Mommy Blogging 101 – taking your blog to the next level
Do you ever find yourself wanting your blog to be about more than updating family? Wanting to get technical and start playing around with code, stats, and finding a wider community of bloggers with your interests? Giving your blog a voice to what you believe in? Starting advertising or working with companies?
Some of you have mentioned wanting to do this, so I thought I would share with you what I’ve learned from my own experiences and through the advice of other bloggers:
1. Find a niche. What do you love to blog about? Look at your tag cloud – which topics do you blog on most? Which posts have a lot of comments from regular and new readers? Plan to blog mainly on whatever subject you choose.
2. Switch to WordPress.org*. I know, it’s a big deal. But SO worth it. You will have a lot more freedom than in Blogger. Why not WordPress.com? One word: Plugins. Read more about the differences here. *If you want to stay on Blogger, skip to 4.
3. Get a host. This is the person/company that takes care of the behind the scenes coding/maintenance of your blog. Mine (and I strongly recommend her) is Kelly from Twenty70 Hosting. $6-$12 a month gets you all the help you need.
4. Buy your own domain name. If you go with WordPress.org, you choose your website name (www.) through your host. Try to match your name as closely with your blog title as possible. For Blogger, buy your domain name through your dashboard. It runs you around $10 a year.
4. Pick a design. For custom, Designs by Dana is a great one – very clean and bright. Make sure your design is you – something you want to look at, oh like 1,503 times a day. Think about adding a tag line to your blog name that says something about you. (“I don’t pretend to be an ordinary housewife”)
6. Get on Twitter. This sounds obvious, but if you’re not on it, you’re missing the boat. Have your posts set to automatically update your Twitter status (you can do this through plugins on WordPress). Use hashtags # you like (#ecofriendly #ppd) to follow people that have similar interests as you. Pick a Twitter name that says something about you or your blog.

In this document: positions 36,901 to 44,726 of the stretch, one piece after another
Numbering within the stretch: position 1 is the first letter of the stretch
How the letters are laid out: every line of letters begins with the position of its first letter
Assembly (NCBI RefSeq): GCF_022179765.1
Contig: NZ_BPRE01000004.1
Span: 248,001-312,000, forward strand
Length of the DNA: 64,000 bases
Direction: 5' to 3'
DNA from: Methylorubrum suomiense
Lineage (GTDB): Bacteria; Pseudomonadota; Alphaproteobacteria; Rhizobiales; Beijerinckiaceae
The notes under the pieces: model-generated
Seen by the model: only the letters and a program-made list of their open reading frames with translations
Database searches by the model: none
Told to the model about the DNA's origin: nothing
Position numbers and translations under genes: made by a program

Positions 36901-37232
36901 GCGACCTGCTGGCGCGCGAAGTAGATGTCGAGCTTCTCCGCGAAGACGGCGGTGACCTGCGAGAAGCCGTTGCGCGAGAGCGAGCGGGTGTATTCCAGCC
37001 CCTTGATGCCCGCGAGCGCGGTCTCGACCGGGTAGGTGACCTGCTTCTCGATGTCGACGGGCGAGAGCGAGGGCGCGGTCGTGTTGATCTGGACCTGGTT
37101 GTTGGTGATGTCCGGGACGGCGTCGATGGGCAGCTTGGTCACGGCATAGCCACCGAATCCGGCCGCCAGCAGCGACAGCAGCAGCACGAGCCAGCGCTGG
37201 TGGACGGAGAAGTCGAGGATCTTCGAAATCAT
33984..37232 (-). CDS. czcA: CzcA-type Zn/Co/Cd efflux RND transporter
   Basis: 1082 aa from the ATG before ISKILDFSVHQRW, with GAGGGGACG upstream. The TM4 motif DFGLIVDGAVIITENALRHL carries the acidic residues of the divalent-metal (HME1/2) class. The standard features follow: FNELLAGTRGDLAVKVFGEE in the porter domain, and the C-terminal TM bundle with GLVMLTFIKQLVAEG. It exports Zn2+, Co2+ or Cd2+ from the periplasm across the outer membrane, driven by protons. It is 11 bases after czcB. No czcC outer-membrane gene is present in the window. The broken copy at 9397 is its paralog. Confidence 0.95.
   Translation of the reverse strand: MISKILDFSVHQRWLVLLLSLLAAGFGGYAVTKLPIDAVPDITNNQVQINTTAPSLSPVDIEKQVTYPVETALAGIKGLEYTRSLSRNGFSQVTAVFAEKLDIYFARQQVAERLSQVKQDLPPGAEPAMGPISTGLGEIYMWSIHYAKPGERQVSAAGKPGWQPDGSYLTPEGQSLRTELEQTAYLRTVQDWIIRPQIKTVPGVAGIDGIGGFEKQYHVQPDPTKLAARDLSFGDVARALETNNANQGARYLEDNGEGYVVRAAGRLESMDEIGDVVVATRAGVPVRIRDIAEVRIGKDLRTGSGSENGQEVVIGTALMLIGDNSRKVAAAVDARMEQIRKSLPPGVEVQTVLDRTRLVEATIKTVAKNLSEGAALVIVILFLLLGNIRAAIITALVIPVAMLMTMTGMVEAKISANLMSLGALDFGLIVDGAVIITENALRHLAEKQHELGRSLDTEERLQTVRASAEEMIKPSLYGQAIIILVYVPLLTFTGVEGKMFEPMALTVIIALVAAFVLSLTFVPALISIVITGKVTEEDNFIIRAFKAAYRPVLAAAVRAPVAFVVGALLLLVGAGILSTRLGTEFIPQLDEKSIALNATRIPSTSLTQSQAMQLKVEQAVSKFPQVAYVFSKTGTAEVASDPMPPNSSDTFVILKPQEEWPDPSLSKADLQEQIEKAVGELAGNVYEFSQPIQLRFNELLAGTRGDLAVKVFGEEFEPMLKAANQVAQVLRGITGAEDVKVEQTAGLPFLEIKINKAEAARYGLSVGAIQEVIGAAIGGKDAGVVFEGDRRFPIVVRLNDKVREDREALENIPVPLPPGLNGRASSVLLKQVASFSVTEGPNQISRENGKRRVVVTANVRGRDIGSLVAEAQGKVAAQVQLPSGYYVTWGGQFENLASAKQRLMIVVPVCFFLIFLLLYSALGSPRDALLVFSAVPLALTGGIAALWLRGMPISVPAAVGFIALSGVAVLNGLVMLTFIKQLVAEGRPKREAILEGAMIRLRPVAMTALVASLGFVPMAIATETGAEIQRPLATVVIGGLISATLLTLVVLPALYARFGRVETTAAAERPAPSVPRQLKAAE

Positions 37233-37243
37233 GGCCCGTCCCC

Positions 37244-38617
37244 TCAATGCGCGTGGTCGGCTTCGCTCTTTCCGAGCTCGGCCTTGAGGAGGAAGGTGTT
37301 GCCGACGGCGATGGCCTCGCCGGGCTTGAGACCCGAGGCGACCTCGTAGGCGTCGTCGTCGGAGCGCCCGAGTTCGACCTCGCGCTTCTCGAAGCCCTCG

7. Set up a Facebook fan page. Share it with your friends who read your blog already – but don’t go crazy. Post links and updates to the interests you blog on. Use Twitterfeed or Networked Blogs to automatically send new blog post updates. Tag friends, bloggers, and other FB pages when you posts info or links referring to them.
8. Install the Twitter/FB like/Share button on each of your posts. It is possible through your Blogger Dashboard, but much easier with WordPress. This makes it simple for readers to share posts they like with everyone.
9. Be your own reader. Subscribe to your blog through the RSS feed, in a reader, through email on Feedburner (burn a feed for your blog if you don’t have one already), via Google Friend Connect. All these allow you to see what your readers are seeing. You can figure out if it looks the way you want it too, fix problems that come up, and understand a little more about how it all works.
10. Leave yourself a comment. Many Blogger blogs I comment on take you up to the top of the page once you hit submit, as if you’re done. Unless you scroll back down to the comment form, you have no idea you still needed to enter a word verification for your comment to actually post. (I bet they miss a ton of comments from that) And, for the love of all that is holy, if you stay on Blogger – please take off the Word Verification. PLEASE. You really won’t see much, if any, spam. I never did.
10. Install Statcounter. Play around with that to get used to how it works. It comes as a plugin through WordPress. After a few months of this, you’ll have an idea of your stats and can work on advertising if you want to.
11. Install the Alexa toolbar, and claim your blog (you must have your own domain name, not .blogspot, to do this). Yes, it’s tough to hit popular blogs and see their numbers. But it does help yours, and it lets you have a sense of what to strive for and see how far you’ve come.
12. Ask questions. Ask me, ask your friends, ask a big time blogger that seems to have a good grasp on the blog you love to read. I love getting emails that say “Help! What about this?” and so do all the bloggers who have so graciously answered my never ending questions the past year.
Thank you to Blair at Heir to Blair, Jill at Scary Mommy, Alyssa at Adventures of the Stay at Home Mom, and Devan at Accustomed Chaos for always being gracious and willing to answer the barrage of questions I throw at you. It’s much appreciated on this end.
Switching to WordPress.org? Already there? Follow up in the next few days for a list of my must-have plugins for Mommy Bloggers.